Your Cart (0)



, Option
← Back Published on

Signing for Your Coffee in Kampala

Coffee with a gesture (published by OZY Daily Dose newsletter)

At one of the newest cafes in the Ugandan capital of Kampala, there’s silence, but an inclusiveness, and warmth. The barista gestures “hello” with a touch to the forehead and a movement outward and away from the body, like a salute. “Thanks” is given by bringing the fingers to the chin and extending them outward, similar to blowing a kiss.

“Many organizations believe that deaf people can’t do anything,” says Sylvia Mukeshimana, 27, the manager of a groundbreaking branch of the coffee chain Endiro. Here all the staff have disabilities, mainly a hearing impairment. We are conducting today’s interview by writing down questions on a piece of paper, and later, through WhatsApp.

“Many (deaf people) are called names. Many can’t get jobs,” Mukeshimana continues, as I point to a menu and order a croissant and cappuccino. There are currently 1,290,000 deaf people in Uganda according to a media statement released in early September 2022 by the country’s disability affairs minister. In 2014, 95% of the nation’s deaf people had not been to school.

Endiro’s dedicated sign language cafe opened in September 2020 in the Nakasero neighborhood of Kampala. It has a semi-retro vibe with Olivia Newton John and Perry Como vinyl albums on display. The decor is modern and features paintings by African artist Mandela Alex. Remote workers click away on laptops at some of the 12 or so tables.

The neighborhood is a well-heeled part of Kampala, a city known for gridlock traffic that can make it challenging for people with disabilities to navigate daily life. “We realized it’s a big vulnerable community so we were asking how do we shine a light on them and kill a stigma? Coffee shops are places where we can interact with people and take that away,” says Roger Agamba, managing director of Endiro cafes, a social enterprise with a “tree-to-cup” focus and 100% organic coffee co-ops. Agamba grew up attending schools where there were only one or two disabled students among thousands of pupils.

In April 2019, an Endiro staff member met Nasser Ssenyondo, a deaf man who had always aspired to open his own coffee shop. Endiro provided him with on-site training, and two years later, Ssenyondo was hired as the first manager of the Nakasero cafe. After leaving the organization, Ssenyondo launched The Silent Cafe in December 2021. “Apart from creating awareness, we are trying to digitalize the use of sign language,” Ssenyondo says. “When customers visit, they are able to learn sign language in motion on a television and a communication board on display, to construct basic signage.”

A separate cafe, Sikia, which opened in August 2019 in Jinja, about two hours outside Kampala, also employs deaf staff. “Sikia cafe is happy to see the Ugandan community break the stigma around people living with disabilities, especially people with hearing impairments. We are glad to have inspired other employers to involve the deaf in their businesses,” says cafe co-founder Shadia Nakueira. "Disability is not inability."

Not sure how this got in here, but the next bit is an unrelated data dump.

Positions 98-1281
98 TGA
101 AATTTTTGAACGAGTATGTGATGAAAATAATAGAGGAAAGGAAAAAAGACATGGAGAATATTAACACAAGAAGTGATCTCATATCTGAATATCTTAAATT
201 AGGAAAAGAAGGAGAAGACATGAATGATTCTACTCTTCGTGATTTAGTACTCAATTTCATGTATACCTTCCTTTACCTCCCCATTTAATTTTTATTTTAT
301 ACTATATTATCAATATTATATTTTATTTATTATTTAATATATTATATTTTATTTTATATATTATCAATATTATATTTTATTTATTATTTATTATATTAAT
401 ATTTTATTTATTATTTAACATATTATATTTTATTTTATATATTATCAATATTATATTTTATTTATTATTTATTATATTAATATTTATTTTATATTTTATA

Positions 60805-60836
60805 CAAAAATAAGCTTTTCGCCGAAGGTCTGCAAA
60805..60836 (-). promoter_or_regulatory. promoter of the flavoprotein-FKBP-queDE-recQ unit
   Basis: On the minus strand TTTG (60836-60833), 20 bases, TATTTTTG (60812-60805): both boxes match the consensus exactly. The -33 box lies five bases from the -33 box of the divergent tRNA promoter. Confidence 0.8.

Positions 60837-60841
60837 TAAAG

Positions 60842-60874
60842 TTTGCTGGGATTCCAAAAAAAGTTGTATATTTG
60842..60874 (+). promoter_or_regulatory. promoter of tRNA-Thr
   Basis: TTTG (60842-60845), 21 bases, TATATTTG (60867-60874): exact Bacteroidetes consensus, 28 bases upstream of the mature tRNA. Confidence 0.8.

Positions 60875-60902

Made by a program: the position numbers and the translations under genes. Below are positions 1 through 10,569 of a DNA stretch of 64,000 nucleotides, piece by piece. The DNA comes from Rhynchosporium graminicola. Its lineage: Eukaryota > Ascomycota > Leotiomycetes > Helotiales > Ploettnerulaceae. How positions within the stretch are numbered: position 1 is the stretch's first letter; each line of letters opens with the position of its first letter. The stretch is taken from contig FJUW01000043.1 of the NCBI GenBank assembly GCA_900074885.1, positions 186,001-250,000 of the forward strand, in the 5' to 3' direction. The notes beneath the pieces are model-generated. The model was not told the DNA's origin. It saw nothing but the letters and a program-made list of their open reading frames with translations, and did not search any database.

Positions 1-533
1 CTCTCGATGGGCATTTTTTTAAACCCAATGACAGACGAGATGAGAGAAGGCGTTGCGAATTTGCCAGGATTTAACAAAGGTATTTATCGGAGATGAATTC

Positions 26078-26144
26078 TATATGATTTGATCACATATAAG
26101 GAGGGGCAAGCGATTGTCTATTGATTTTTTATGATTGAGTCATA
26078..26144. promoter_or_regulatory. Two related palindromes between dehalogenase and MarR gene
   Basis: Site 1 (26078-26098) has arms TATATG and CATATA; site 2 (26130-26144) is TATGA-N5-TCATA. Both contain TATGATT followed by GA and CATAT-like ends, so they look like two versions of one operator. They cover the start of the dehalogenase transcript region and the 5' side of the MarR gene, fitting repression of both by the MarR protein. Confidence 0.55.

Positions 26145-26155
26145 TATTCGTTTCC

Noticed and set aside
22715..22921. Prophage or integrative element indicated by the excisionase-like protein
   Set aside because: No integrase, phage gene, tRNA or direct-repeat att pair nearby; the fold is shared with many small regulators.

Across its other Kampala cafes, Endiro employs a handful of disabled workers and aims to have them comprise 15% of its entire workforce, says Agamba. At the Nakasero cafe, one server has an eyesight disability.

Endiro's Nakasero cafe manager Mukeshimana, who became deaf at age six months after developing a fever, learned sign language in primary school in Koro village in the nation’s north. While completing a hotel management and catering diploma from Malaika Vocational and Business Institute in Kampala, she worked for Sign Health Uganda (SU), a nonprofit that promotes equal access to services and opportunities for deaf children and families.

After hearing about the Endiro sign language cafe through a friend, Mukeshimana applied for a job. Working there, she says, has enhanced her skills in leadership and customer service. “It’s helpful, because many disabled people [are] too late to get skills in many ways, so when we work together they help us to learn,” she says.

Agamba says that about 20% of their patrons are repeat customers, and that’s down to the welcoming and inclusive atmosphere. One regular is Khalid Mohamed, an operations manager at a local brewery. He calls the cafe’s concept “phenomenal. ” Mohamed, who is British, said he likes that the cafe provides jobs and a “second chance” for people who are normally marginalized by society and have fewer opportunities. “I intentionally buy my coffees here because you’re actually supporting somebody to better their lives, it’s not just the good service. I picked up how to say ‘thank you’ in sign language but mostly gesture for things or write it down.”

Stigma toward the deaf community in Uganda stems from “cultural norms that have over the years stereotyped it as a result of a curse and bad omen,” explains Silvester Kasozi, Uganda country director for disability nonprofit Light for the World International. “So even those who would have dared to ask or support persons with disabilities keep a distance.” But he said that lots of people had learned some basic sign language through the cafe.

Story published by OZY Daily Dose